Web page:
Glasses or Contacts
February 1, 2004 10:10 AM   Subscribe

Spectacles only? I got a copy of my glasses prescription from my eye doctor, and it says "Spectacles only". I have an existing copy of my contact lens prescription, complete with measurements. If I keep the same numbers but substitute the new sphere measurements, can I order contacts with this prescription?

And on a secondary point, wtf does "spectacles only" mean, anyway? That seems silly.
posted by anildash to Health & Fitness (11 answers total) 1 user marked this as a favorite
 
No, you can't order contacts with a "spectacles only" prescription. Eye doctors do a contact-lens fitting to give you a contacts-specific prescription, which is good for one year, I think. And then they try to sell you contacts before letting you out of their office, lest you buy from 1-800 Contacts or something.
posted by msacheson at 10:35 AM on February 1, 2004


The prescription you need depends on the distance the lens in from the eye. That's why prescriptions for contacts and glasses are usually different. They might be the same if you have a very weak prescription.
posted by kindall at 10:44 AM on February 1, 2004


Right. Contact fittings are needed because every eye is shaped differently. A direct contact lens needs a different set of numbers because it is directly on the eye, not a couple millimeters away on an indirect surface.
posted by keli at 10:46 AM on February 1, 2004


Anil, wait until you get the one that says, "Coke bottles only."
posted by Mo Nickels at 6:00 PM on February 1, 2004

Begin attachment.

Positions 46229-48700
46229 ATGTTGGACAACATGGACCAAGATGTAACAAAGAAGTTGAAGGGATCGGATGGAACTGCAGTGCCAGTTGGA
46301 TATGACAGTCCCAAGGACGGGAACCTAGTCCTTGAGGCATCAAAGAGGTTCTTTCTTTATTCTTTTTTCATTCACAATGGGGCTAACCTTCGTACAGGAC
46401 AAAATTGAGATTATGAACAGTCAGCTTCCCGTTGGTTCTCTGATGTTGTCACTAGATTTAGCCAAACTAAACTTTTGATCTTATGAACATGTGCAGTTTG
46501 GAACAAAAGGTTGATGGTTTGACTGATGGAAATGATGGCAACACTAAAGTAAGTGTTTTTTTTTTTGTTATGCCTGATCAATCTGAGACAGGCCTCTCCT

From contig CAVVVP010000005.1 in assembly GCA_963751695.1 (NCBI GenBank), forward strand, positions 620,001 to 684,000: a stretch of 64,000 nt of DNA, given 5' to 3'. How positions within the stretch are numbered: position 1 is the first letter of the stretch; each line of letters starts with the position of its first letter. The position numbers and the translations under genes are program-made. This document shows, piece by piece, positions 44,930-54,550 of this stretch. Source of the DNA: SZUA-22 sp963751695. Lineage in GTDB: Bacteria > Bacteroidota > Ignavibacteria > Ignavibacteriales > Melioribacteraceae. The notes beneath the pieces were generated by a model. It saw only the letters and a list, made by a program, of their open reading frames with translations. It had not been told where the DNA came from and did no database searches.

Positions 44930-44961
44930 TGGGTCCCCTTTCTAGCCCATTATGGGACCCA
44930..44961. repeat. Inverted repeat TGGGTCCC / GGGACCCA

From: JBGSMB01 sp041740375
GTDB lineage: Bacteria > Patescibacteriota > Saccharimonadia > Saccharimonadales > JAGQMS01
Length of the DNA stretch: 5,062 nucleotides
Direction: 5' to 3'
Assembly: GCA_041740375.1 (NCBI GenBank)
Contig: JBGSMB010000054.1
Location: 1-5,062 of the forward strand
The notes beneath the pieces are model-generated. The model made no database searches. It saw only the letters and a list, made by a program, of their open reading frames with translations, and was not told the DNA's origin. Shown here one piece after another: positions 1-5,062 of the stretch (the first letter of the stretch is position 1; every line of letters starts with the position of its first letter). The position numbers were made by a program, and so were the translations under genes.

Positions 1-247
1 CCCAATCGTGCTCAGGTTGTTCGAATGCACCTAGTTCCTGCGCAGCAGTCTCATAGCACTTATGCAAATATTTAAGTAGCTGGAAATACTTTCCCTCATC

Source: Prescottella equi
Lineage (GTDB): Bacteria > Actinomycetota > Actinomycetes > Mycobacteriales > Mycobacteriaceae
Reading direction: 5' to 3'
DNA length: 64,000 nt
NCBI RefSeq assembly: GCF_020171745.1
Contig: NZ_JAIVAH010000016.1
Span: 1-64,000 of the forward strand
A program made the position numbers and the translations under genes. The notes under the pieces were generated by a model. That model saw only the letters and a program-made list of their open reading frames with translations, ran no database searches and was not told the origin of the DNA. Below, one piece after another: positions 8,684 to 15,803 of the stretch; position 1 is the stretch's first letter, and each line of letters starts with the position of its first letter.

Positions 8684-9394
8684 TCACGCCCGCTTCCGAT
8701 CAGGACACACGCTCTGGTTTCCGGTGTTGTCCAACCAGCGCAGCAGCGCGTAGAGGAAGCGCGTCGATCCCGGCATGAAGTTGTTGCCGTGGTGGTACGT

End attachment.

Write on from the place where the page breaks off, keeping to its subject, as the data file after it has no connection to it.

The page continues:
Contact fittings are needed because every eye is shaped differently.

Not as differently as you'd think, though. Contact lens fit is specified by "base curve," and most lenses are offered in only a couple of base curves. The popular Acuvue 2 only comes in 8.3 and 8.7, for instance. Ciba Focus Night & Day are available in 8.4 and 8.6 base curves.
posted by kindall at 6:36 PM on February 1, 2004


Correct. But both of your eyes may be shaped differently (meaning one may need an 8.4, the other an 8.6), which is what I meant.
posted by keli at 7:04 PM on February 1, 2004


I'd expect that would be rather rare, though.

The last time I got an eye exam, the asinine eye doctor insisted on putting both base curves in and leaving them in while he checked my vision with them. Despite the fact that one was so obviously wrong that tears were streaming out of the eye it was in because the incorrect fit meant that the edges of the lens were constantly scraping against my cornea.

Afterward he started to explain base curves, and I said, "I could have told you what my base curve was, dumbass!"

Won't be going back to him this year.
posted by kindall at 7:57 PM on February 1, 2004


Hmm, I've never had a problem buying contact and/or galsses with one perscription. When I buy contacts I do have to go in for a fotting on top of it though, so maybe that's the difference.
posted by aclevername at 8:38 PM on February 1, 2004


I should clarify, I have the measurements for the contacts, and I know i'm an 8.6 base curve and 14.2 diameter in biomedics 55 lenses, which I want to reorder. The only thing that's changed since the last time I got the lenses is the power of the lens. Am I understanding correctly that even that number is masured differently between glasses and contacts?
posted by anildash at 11:11 PM on February 1, 2004


Am I understanding correctly that even that number is masured differently between glasses and contacts?

Can be. I've had prescriptions that were stronger for glasses than contacts, or the other way. Something like half a diopter or a full diopter difference, too, not just piddly differences.

This page
explains some of it. The short answer seems to be that glasses and contacts prescriptions will only be the same if you have a mild prescription and no astigmatism.
posted by ROU_Xenophobe at 11:49 PM on February 1, 2004


Yeah, I have really strong glasses, and even an adjustment to the nosepieces or earpieces (resulting in an ever-so-slight difference in the distance between lenses and eyes) can sometimes give me that "just got new glasses" disorientation for a few hours. The difference between contact/eye distance (zero) and glasses/eye distance is actually pretty huge in comparison.
posted by staggernation at 4:24 PM on February 2, 2004


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